Gandhi and a small group of followers in India led nationwide campaigns to alleviate poverty, make India economically self-reliant, broaden the rights of urban laborers, peasant and women, end the odious custom of untouchability and bring about tolerance and understanding among religious and ethnic groups. He launched the Quit India civil disobedience movement in 1942 culminating in Indian independence in 1947. Nelson Mandela and Oliver Tambo led ANC’s Defiance Campaign and crafted the Freedom Charter which provided the ideological basis for the long struggle against apartheid and served as the foundation for the current South African Constitution. In the United States, Martin Luther King and some 60 church leaders formed the Southern Christian Leadership Conference, becoming the driving force of the American civil rights movement.
Social change depends a great deal on the circumstances of social forces in a given society. Political change in Ethiopia today seems improbable not because of the invincibility of the dictatorship but because of the lack of unity and commonality of purpose among the opposition. This calls for the establishment of a new political culture of cooperation, collaboration and coalition-building among anti-dictatorship elements, who now seem to have retreated into passive spectatorship of the dictatorship. The political history of contemporary Ethiopia could best be summarized in the words of V.I. Lenin: “One man with a gun can control 100 without one.” There is no doubt that the handful of core leaders of the dictatorship will cling to power at any cost. Though Lenin may be partly right, his empirical observation is countered by the irrefutable logic of the old Ethiopian saying: “The gathered strands of the spider’s web could tie up a lion.” (Dir biaber anbessa biasir.) If one hundred unarmed hummingbirds could come together as one with a commonality of purpose and determination, they could overcome one vulture no matter the width of his wingspan or the sharpness of his claws. In the absence of such a ratio of hummingbirds to vultures and the widespread disillusionment with the dictatorship and disarray in the opposition, the self-empowerment of individuals and action by small committed groups of individuals as one of the most viable means of effecting change and bringing about democracy, human rights and the rule of law in Ethiopia. Simply stated, to bring about change, citizens as individuals must be active by being active citizens.
Hummingbirds Must Keep on Humming
The morality tale of the hummingbird is instructive to all Ethiopians. Despite the ferocity of the forest fire, the hummingbird did not stop carrying its droplets of water. Dictatorships are analogous to a forest fire. They consume everything in their societies. Like the raging forest fire, they also seem unstoppable. But as Gandhi taught, the fires of dictatorship are always stopped by the waterfall of truth and love: “When I despair, I remember that all through history, the way of truth and love has always won. There may be tyrants and murderers, and for a time, they may seem invincible, but in the end, they always fail. Think of it: always.” The reasons are simple. In the end tyrants always fail because though they have guns and tanks, they lack ideas and vision. They lose because they live in a world of darkness and ignorance. They are incapable of transforming themselves or their societies because they are trapped in their own cycle of repression that feeds off their ignorance and wickedness. And like Dracula, the legendary bloodsucker, they can only live on the blood — and sweat and tears — of their victims. They can not survive otherwise. Dictatorships use brutality because they can not convince their people with the strength of their political or philosophical arguments, the persuasiveness of their logic or the abundance of their good will. They fail because they can not withstand the force of truth and always slip and fall on the pile of lies and deceit that is their foundation.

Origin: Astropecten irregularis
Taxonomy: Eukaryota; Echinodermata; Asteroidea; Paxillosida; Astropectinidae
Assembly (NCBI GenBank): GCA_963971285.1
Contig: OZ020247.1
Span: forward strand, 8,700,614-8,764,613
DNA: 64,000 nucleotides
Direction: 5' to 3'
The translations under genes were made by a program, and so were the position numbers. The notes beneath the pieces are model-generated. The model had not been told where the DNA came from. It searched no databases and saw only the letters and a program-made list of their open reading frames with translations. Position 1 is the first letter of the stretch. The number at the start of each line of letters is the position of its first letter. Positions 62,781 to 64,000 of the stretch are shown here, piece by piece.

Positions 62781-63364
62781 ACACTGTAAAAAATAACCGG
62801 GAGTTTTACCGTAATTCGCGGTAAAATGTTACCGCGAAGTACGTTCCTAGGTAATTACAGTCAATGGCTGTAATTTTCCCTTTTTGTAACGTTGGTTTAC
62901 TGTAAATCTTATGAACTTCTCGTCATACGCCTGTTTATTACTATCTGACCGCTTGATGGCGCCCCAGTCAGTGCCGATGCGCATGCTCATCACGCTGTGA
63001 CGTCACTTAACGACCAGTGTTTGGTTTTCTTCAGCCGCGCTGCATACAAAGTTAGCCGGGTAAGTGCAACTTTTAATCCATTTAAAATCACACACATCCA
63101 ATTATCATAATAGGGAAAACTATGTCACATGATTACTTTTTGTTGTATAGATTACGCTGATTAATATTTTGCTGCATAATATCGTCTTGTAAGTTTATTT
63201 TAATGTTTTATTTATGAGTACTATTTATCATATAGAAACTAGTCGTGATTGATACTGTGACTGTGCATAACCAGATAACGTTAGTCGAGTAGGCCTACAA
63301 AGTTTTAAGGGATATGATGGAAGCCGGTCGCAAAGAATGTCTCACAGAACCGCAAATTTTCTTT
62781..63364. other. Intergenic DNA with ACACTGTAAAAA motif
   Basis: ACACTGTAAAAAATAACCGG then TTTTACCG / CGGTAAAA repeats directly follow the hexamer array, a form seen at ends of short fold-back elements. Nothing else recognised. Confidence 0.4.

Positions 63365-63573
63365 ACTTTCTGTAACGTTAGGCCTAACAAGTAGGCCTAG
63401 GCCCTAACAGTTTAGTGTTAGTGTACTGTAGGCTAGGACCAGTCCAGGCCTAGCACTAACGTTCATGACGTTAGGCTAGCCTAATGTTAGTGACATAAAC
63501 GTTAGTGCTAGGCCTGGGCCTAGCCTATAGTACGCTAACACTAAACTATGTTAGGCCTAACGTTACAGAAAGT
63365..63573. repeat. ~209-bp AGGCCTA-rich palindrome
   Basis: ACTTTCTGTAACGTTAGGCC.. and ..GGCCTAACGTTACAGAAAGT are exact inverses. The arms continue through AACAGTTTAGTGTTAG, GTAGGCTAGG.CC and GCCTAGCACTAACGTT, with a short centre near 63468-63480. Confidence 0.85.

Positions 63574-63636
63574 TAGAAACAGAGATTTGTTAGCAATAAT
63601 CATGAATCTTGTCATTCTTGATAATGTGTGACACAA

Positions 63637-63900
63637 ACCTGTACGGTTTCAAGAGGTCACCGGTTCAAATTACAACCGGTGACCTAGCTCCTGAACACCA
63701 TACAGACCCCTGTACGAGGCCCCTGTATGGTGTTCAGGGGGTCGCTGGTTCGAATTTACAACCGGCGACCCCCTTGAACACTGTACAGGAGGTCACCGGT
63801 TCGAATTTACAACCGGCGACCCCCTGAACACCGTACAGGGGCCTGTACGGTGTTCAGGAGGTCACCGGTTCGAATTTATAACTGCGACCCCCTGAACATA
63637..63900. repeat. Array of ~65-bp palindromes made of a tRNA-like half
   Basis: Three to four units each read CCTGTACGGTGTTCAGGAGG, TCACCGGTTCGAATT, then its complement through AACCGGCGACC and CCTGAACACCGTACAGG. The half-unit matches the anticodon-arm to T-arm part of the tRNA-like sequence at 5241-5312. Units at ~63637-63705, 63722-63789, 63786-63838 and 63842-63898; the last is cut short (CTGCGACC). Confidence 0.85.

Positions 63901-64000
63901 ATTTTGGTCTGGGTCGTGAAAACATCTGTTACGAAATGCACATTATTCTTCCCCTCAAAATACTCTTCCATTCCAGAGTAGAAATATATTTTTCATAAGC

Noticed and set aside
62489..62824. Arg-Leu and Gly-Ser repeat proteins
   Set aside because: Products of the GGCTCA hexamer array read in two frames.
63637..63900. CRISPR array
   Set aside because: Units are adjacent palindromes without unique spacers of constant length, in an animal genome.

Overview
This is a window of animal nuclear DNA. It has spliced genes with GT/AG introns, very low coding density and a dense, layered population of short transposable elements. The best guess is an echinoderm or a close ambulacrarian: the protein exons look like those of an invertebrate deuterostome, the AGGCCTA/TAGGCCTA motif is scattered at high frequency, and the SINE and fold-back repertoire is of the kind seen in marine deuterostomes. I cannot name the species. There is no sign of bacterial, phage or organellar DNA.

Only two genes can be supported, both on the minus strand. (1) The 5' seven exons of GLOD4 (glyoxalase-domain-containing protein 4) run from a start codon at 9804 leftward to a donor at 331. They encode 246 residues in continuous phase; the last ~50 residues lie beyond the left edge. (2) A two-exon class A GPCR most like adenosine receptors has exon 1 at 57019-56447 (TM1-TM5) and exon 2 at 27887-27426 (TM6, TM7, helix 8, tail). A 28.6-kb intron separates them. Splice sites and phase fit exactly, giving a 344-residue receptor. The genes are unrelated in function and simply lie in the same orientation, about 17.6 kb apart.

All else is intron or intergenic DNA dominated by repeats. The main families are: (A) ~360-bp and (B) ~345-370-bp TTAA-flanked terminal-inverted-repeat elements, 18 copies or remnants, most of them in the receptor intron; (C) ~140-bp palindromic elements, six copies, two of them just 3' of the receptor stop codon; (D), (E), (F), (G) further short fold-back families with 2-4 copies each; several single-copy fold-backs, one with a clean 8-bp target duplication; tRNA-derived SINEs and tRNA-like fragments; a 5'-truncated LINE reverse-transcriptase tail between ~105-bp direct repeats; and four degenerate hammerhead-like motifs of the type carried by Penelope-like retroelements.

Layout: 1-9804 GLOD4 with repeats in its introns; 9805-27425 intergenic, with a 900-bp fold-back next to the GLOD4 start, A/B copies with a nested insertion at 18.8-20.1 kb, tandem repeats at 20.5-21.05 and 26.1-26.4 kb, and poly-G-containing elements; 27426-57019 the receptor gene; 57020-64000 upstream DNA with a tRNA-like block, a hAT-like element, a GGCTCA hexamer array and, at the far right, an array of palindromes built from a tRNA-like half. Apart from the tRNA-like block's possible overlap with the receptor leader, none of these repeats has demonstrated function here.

Though dictators are destined to the dustbin of history, they will delay their inevitable rendezvous by proclaiming to be anointed by the masses. They put themselves out as the saviors of the very masses they oppress ruthlessly. They claim to have special qualities that give them the right to rule the masses forever and exhort the “herd” to follow them blindly and unquestioningly. In concluding his May 2010 “election” victory speech (a/k/a a public demonstration against Human Rights Watch for its critical report), dictator Meles Zenawi expressed gratitude effusively to the Ethiopian people for re-appointing him and his party to complete a quarter century on the throne. “Once again we, over five million EPRDF members, on behalf of our martyrs and our selves solemnly express our gratitude to day, standing before you, the Ethiopian people, who have the sovereign right and power to appoint or dismiss your leaders. We salute you!” An old Ethiopian saying teaches us to beware of a “wolf priest praying in the midst of a flock of sheep.” No doubt the wolf will “salute” and “express gratitude” to every sheep he devours. But do the sheep return the salutation and gratitude?
All of us committed to democracy, human rights and the rule of law in Ethiopia have choices to make and actions to take as individuals. That choice is between good and evil; that is between joining the host of hummingbirds that carry droplets of water to put out the fires set by a ruthless dictatorship, or siding with the wake of vultures that use their enormous wings to fan the flames of ethnic hatred and division to perpetuate themselves in power. Those who play with the fires of ethnic politics to cling to power should beware the backdraft.
FREE BIRTUKAN MIDEKSSA AND ALL POLITICAL PRISONERS IN ETHIOPIA
Alemayehu G. Mariam is a professor of political science at California State University, San Bernardino, and an attorney based in Los Angeles. He writes a regular blog on The Huffington Post, and his commentaries appear regularly on pambazuka.org, allafrica.com, afronline.org and other sites.
 Aregaw Berhe, A Political History of the Tigray People’s Liberation Front (1975-1991) (Los Angeles: Tsehai Publishers, 2009), p. 38.
See footnote 1.